What is Child Support?
Child support is a court-ordered payment arrangement designated for the biological or legally adopted children of a former couple. The noncustodial parent is ordered to provide financial assistance for the children. This is typically established following a couple’s divorce or separation, so the children do not have to rely on support from the state. Even if the parents never married, both are legally required to provide financial assistance to their children. The state of Alabama has its own set of rules, forms and calculations for child support payment arrangements, which can be complicated and may require the assistance of an attorney.
Who is Responsible for Payment?
In most states, including Alabama, the noncustodial parent is responsible for paying the other parent who has sole or primary physical custody of the child or children. This means whoever has the child living with them in their home fulltime will receive a monthly amount to help cover expenses. This payment is paid by the other parent. Parents with a joint custody arrangement are also obligated for child support payments. If both parents are employed, then the parent with the higher income is obligated to pay a higher percentage.
The child must be the biological or legally adopted child of the parent making payments. Even in cases of stepchildren, if the children were legally adopted by the stepparent, that individual is required to pay support.
What Does Child Support Cover?
Child support is designed to provide the children with a comfortable standard of living comparable to the life they knew before the separation or divorce. It helps protect them from the financial impact that normally occurs during a separation or divorce. Child support helps cover all major living expenses such as shelter, food, clothing and necessities the children had during the time their parents were together. It will also cover any other expenses needed to help care for the children including travel costs, car maintenance, household expenses, utilities and cleaning supplies.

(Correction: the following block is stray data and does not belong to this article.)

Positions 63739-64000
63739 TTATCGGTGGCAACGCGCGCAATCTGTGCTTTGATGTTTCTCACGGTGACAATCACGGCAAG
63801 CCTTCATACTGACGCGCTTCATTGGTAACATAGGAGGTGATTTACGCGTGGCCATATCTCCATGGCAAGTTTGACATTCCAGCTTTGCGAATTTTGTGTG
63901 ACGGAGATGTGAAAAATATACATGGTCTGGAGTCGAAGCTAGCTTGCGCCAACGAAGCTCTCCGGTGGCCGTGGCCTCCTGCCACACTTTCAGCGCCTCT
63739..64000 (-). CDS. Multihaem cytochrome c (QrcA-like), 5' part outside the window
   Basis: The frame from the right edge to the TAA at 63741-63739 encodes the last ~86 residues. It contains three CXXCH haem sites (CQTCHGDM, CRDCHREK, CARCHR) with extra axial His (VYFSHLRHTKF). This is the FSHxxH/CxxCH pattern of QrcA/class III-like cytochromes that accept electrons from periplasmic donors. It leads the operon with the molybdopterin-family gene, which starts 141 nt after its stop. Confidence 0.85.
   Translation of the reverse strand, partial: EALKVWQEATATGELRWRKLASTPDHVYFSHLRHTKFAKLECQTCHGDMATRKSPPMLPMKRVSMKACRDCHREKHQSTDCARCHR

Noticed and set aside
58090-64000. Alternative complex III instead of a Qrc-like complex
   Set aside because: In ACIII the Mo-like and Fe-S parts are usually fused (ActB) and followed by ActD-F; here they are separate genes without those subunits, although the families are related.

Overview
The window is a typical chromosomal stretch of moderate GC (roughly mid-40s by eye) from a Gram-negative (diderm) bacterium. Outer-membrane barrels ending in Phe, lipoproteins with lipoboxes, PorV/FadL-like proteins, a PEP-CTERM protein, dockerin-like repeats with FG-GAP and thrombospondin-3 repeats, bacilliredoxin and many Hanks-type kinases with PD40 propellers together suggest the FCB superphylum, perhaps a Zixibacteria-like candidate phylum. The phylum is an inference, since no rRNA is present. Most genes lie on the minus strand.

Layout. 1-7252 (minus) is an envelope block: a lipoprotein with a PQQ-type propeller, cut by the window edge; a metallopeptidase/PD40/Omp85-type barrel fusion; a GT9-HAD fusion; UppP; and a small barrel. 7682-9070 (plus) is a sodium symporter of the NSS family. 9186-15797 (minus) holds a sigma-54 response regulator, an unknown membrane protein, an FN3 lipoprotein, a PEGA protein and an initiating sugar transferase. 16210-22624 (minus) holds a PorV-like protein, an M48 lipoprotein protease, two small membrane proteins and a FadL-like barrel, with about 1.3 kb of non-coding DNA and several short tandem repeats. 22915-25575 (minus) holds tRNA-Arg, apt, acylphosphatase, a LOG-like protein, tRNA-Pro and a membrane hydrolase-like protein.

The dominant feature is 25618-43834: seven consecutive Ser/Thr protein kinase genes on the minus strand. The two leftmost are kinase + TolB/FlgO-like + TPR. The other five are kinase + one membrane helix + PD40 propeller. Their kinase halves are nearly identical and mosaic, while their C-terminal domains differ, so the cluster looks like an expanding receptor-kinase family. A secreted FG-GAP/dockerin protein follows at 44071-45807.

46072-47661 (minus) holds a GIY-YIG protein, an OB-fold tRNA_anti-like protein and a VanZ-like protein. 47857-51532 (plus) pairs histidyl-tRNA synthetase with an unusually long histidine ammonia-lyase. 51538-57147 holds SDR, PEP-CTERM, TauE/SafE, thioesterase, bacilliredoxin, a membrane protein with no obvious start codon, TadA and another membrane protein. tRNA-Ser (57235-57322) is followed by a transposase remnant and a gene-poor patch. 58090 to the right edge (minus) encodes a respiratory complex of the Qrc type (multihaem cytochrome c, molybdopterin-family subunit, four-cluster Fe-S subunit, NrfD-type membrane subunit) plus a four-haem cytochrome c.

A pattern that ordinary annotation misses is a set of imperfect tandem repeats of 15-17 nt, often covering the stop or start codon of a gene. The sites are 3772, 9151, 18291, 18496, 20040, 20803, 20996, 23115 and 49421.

What is Not Covered by Child Support?
While most child support laws vary by each state, payments generally do not cover education expenses, extracurricular activities and uninsured medical costs. This can be altered if it is specifically outlined in the agreement following the settlement. With the assistance of an attorney, parents can negotiate and finalize what other essentials will be covered by the child support payments.
Modification of Child Support
Modifications of child support can be filed at any point there are changes to the noncustodial parent’s circumstances. For instance, if there is a change in the noncustodial parent’s income of more than 10 percent, then a modification can be filed. Larger expenses such as medical care may also be a reason for a modification. A modification may also be made if there is a permanent change in the amount of visitation that occurs during the week. To modify the support, a petition must be filed in the circuit court of the county where the custodial parent resides or the county where the support order was issued.
Failure to Pay
A custodial parent can contact the Child Support Enforcement Division of the Alabama Department of Human Resources (CSED) if there are issues with receiving the ordered child support. The CSED is responsible for enforcing a child support order if a custodial parent needs help. Any parent who is having problems with late child support payments or not receiving payments, should contact an attorney and/or the CSED.
Termination of Child Support
In Alabama, child support payments typically cease once the child turns 19 or if the child is emancipated before that age as determined by the court.